The mission of the St. Benedict Grief Ministry is to support those who are suffering grief from the loss of a loved one and to “companion” with them as they walk the road of bereavement to a “new normal.”
Please contact email@example.com for more information.
What is grief? What is mourning? Are they the same?
Grief is a natural reaction to loss, a deep sorrow following the death of a loved one. Grief has been described as a strong, sometimes overwhelming emotion steming from a major loss like the death of a loved one.
What is mourning?
Mourning is the open expression of thoughts and feelings regarding the death of a loved one.
Are grief and mourning interchangeable terms?
Mourning refers to the outward expressions of a grief which is internal and unique for each person who grieves.
For the bulletin – weekend of May 11-12, also add to grief ministry spot on the website
What is grief ministry?
Grief ministry is a way of serving others by offering loving support and comfort at times of loss. These ministers offer the gift of their time, to hear the thoughts and share the tears of those who are mourning.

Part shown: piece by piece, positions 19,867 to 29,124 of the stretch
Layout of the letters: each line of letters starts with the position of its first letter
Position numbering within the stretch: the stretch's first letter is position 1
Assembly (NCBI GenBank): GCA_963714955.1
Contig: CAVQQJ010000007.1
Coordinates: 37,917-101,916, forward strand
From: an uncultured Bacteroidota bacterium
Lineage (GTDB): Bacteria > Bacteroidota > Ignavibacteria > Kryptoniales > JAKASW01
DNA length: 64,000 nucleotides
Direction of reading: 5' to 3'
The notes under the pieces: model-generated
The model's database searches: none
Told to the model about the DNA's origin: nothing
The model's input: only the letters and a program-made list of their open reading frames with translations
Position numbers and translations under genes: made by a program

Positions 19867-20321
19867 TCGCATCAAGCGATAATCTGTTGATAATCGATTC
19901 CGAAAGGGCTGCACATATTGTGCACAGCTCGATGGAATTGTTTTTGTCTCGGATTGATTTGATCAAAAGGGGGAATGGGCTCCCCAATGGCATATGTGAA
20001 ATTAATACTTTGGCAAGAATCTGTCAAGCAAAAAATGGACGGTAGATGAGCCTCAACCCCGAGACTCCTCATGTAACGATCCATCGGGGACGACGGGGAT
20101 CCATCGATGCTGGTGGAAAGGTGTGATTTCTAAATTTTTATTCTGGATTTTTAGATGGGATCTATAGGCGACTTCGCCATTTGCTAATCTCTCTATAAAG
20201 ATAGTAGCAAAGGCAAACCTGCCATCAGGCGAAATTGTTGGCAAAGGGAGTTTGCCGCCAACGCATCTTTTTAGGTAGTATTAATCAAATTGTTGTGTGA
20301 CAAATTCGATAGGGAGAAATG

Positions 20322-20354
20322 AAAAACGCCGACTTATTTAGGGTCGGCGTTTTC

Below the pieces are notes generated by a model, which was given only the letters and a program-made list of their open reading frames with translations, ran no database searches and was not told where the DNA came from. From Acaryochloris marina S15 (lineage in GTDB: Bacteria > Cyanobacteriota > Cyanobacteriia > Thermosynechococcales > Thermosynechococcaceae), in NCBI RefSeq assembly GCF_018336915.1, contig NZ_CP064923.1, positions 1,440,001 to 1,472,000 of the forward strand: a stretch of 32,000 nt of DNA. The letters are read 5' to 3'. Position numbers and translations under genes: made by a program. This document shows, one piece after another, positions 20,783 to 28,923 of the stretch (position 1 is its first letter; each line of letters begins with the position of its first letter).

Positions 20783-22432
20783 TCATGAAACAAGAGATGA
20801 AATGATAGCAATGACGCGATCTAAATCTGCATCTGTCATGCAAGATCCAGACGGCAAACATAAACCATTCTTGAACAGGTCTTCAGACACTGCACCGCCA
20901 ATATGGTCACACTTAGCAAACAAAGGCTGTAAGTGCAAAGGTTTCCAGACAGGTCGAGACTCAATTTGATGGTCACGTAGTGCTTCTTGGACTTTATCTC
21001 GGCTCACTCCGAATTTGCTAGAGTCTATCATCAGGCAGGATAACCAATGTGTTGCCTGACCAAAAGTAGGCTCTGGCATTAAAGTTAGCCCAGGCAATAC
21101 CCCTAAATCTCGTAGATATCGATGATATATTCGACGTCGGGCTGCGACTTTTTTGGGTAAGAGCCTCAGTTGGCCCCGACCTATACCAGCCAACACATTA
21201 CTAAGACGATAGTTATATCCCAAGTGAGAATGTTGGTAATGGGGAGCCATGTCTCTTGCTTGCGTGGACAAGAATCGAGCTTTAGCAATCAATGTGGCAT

Grief ministry provides comfort and support in a number of ways.
Care can be expressed through:
- prayer opportunities,
-assistance with daily tasks from funeral arrangements to food or transportation,
-a comforting presence to listen and stay in touch,
- offering of grief materials and literature,
- a grief support group
A Grief Ministry will begin at St. Benedict parish this summer. A grief support group will begin meeting weekly at St. Benedict from Aug 28 - Nov 13 on Wednesday afternoons. A program description will follow next month. Watch the bulletin or check the website for further information.
If you feel called to this ministry, want to participate in the grief support group or have any questions, please contact Mary Helen Gammon or Jane Talbot through firstname.lastname@example.org
What is the “companioning” model of grief support?
The Companioning Model is about walking with those who are grieving. Grief support is not about “leading” or “fixing” the griever. Companioning is about ears that can listen and a heart that cares. Companioning is about honoring another's pain by being alongside them, respecting their journey but not taking charge of it. Companions are friends, not experts. Using the companioning model one can support another in reaching a point of reconciliation with grief. With that reconciliation, life continues and the griever is able to move from a relationship based on the physical presence of the loved one to a relationship based on memories. The companioning model is flexible and flowing, gentle and loving. In the end the companioning model honors the fact the each griever's journey is his/her own and is unique.
The Companioning Model of grief support is based on the work of Alan D. Wolfelt, Ph.D. In our grief support group, we will use his book entitled Understanding Your Grief and the associated materials for sharing. The program will meet for 12 weekly sessions beginning August 28, 2019.